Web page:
The Irish mess (II)

One of the striking features of a really slap-up financial disaster is the immense scale on which those hackneyed old stages of grief (Shock, Denial, Bargaining, Guilt, Anger, Depression, Acceptance and Hope) are worked out.

With an eye to illustrating this progression one more time, my last post on Ireland was just a snapshot of the dubious official story about the state of Irish banks. I had a little feeling that the snapshot would soon be out of date; in the most important respect, the likely Irish loan losses (initially touted as 30% of EUR 70Bn, though the first set of loans were transferred in at 50% haircuts), it was already bordering on stale. When one observes that those loans were ~50% “investment property” and ~28% land, 50% haircuts look pretty darned optimistic, too. Any guesses on appetite for investment property and development land in Ireland, for the foreseeable future? Those loans look like zeroes, on any reasonable timescale.

Based on the latest news, for the Irish government, the stages of Grief seem more likely to be Denial, Bargaining and Oblivion. Two years into the Irish crisis (for the Irish banks, the music stopped, dead, in September 2008) we may be glimpsing the end of the Bargaining phase.

First of all, the second set of transfers into NAMA, at haircuts around 60%, pretty much extinguishes any hope that the average losses will be anything like 30%, even bearing in mind that after the second transfer, only one third of the loans (23Bn of EUR 70Bn) have been transferred.

Also, since NAMA has changed its mind about what to disclose (the first summary report included a breakdown by categories, the second doesn’t), we don’t really know what’s backing the loans in that second tranche; it was supposed to be yet more development land. One hopes they will catch up with a separate disclosure and confirm that.

But the real killer is the scale of new losses coming out of Anglo-Irish Bank. It just keeps getting worse, justifying the gloomiest suspicions. Perhaps the most alarming thing is this glimpse of Anglo-Irish Bank’s balance sheet. Why is the cost of immediately closing Anglo-Irish calculated to be EUR70Bn? That must be based on firesale valuations of its assets. Why would the EU commission suggest such a course of action: is a firesale valuation the best that can be hoped for? Unfortunately, that sounds very possible, looking at the NAMA valuations, and with so many other recent precedents (Lehman, and Iceland’s banks, for instance).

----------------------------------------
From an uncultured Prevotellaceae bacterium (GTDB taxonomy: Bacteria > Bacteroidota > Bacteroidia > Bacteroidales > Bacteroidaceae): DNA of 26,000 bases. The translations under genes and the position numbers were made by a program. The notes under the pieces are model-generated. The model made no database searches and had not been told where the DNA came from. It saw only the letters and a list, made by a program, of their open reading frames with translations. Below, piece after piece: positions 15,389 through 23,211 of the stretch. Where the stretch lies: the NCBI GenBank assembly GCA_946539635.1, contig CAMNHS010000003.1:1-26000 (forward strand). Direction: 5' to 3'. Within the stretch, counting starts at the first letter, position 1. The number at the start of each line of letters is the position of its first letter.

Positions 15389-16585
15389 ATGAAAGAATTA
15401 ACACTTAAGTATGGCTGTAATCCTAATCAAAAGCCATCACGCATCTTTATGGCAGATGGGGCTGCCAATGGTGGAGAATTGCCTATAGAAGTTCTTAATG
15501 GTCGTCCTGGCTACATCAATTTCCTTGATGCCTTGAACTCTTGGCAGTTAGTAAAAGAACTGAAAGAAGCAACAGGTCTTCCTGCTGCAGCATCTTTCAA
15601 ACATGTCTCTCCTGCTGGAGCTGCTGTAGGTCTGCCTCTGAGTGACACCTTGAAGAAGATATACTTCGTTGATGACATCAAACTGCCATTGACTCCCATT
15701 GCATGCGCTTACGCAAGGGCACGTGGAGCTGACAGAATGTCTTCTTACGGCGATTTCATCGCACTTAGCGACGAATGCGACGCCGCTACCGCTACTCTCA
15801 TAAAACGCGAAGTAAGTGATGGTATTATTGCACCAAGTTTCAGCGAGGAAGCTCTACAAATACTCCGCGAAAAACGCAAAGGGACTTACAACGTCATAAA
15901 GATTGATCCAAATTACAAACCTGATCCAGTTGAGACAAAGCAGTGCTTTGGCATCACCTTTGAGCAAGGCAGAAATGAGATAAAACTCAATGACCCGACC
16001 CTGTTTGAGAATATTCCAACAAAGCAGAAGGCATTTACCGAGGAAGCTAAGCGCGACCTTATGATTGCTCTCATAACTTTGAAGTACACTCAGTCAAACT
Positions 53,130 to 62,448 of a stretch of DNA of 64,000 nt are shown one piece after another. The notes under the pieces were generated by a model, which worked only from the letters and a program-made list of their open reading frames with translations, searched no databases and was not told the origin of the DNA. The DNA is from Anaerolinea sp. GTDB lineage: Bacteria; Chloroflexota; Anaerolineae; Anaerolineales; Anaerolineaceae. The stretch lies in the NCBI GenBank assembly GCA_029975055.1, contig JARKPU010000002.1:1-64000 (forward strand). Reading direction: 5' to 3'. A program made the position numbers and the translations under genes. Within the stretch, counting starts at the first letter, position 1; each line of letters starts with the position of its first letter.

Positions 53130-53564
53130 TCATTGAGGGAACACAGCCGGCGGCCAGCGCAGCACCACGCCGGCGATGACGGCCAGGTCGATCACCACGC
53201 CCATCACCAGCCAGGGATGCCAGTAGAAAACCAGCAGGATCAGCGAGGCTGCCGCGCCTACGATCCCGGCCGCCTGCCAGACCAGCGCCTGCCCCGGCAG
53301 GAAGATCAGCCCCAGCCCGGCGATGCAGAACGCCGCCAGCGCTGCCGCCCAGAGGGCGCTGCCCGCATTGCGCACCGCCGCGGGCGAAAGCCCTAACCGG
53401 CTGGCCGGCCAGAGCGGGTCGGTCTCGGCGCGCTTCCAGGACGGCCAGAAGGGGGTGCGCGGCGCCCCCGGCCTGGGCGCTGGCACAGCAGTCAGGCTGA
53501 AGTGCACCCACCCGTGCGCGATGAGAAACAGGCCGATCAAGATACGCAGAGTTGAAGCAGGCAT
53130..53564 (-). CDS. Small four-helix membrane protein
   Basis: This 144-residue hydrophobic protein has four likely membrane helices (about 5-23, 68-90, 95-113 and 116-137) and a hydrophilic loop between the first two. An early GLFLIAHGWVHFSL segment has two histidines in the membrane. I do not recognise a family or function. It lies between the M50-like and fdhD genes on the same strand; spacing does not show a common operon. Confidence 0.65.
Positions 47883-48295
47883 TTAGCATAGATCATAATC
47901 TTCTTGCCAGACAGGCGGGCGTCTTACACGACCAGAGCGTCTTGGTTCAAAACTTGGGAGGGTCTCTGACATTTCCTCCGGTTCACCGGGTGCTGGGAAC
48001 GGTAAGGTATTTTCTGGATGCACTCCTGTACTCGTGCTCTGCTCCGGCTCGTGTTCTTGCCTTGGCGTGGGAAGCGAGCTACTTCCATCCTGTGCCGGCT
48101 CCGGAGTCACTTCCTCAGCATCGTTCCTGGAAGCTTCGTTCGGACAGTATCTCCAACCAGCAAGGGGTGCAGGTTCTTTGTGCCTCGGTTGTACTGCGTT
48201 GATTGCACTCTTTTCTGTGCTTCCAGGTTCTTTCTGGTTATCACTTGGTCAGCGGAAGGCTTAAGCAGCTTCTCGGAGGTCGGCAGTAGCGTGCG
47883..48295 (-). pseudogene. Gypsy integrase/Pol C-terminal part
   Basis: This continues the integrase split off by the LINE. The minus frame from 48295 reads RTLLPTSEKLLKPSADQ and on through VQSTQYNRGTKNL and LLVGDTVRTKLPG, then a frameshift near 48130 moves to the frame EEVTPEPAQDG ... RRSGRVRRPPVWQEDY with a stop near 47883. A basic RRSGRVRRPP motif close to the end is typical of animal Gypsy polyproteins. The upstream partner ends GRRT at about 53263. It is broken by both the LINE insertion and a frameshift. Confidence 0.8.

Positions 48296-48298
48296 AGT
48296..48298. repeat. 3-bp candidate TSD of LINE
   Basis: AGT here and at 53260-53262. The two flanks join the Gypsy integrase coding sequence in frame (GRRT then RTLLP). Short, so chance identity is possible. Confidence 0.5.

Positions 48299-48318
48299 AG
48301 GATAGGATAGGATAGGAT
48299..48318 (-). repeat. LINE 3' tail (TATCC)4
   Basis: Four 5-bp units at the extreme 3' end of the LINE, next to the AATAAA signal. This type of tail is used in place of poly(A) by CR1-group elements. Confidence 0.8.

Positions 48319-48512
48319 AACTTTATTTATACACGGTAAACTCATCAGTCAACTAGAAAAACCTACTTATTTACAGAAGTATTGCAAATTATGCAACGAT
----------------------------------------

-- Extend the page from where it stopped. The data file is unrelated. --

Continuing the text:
The Irish government opted to press on with its good bank/bad bank split and a slow (hah, 15-year) wind-down, instead.

That won’t be the last time Lenihan has to reassure the markets, and it will get harder each time.

In the mean time, sleuths are discovering new ways to portray just how tiny the pool of Irish business talent is, and by implication, how well-connected with the Government. The more of this mess is dropped in the laps of tax payers, via ‘austerity’, by the very politicians who corruptly facilitated its creation, the angrier those taxpayers will get; a sampler in the article and comments here.

Oblivion for the Irish Government, in due course. Not much Hope for Irish taxpayers for the foreseeable future. And continuing Shocks for the Eurozone, whether triggered by political instability in Ireland, or some final admission that the Irish economy simply can’t guarantee the Irish bank losses.

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  1. Ben Jardine

    Unlike the UK/US crunch, at least no one can say that they didn’t see this coming! Bubbletastic…

  2. leroguetradeur

    The public policy implication is simple: no country must ever allow its banks’ exposure to exceed what it can prudently guarantee. You need some sort of limit that says bank sector size in relation to GDP cannot exceed X.

    1. Gary Anderson

      Lol Lerogue, Basel 3 wants, as I wrote at Seeking Alpha, even more easy money and guarantees for loans built in. Please read my article about Basel 3 on Seeking Alpha.

      I have a question. Who thinks securitization of 30 year mortgages can exist without boom and bust and corruption. Should we stop securitization or should it be allowed to continue. I noticed that Yves wrote on the Roubini site that European investors are going to be banned from a lot of Wall Street bonds. How will this effect the future of the 30 year mortgage?

  3. Dutch Steve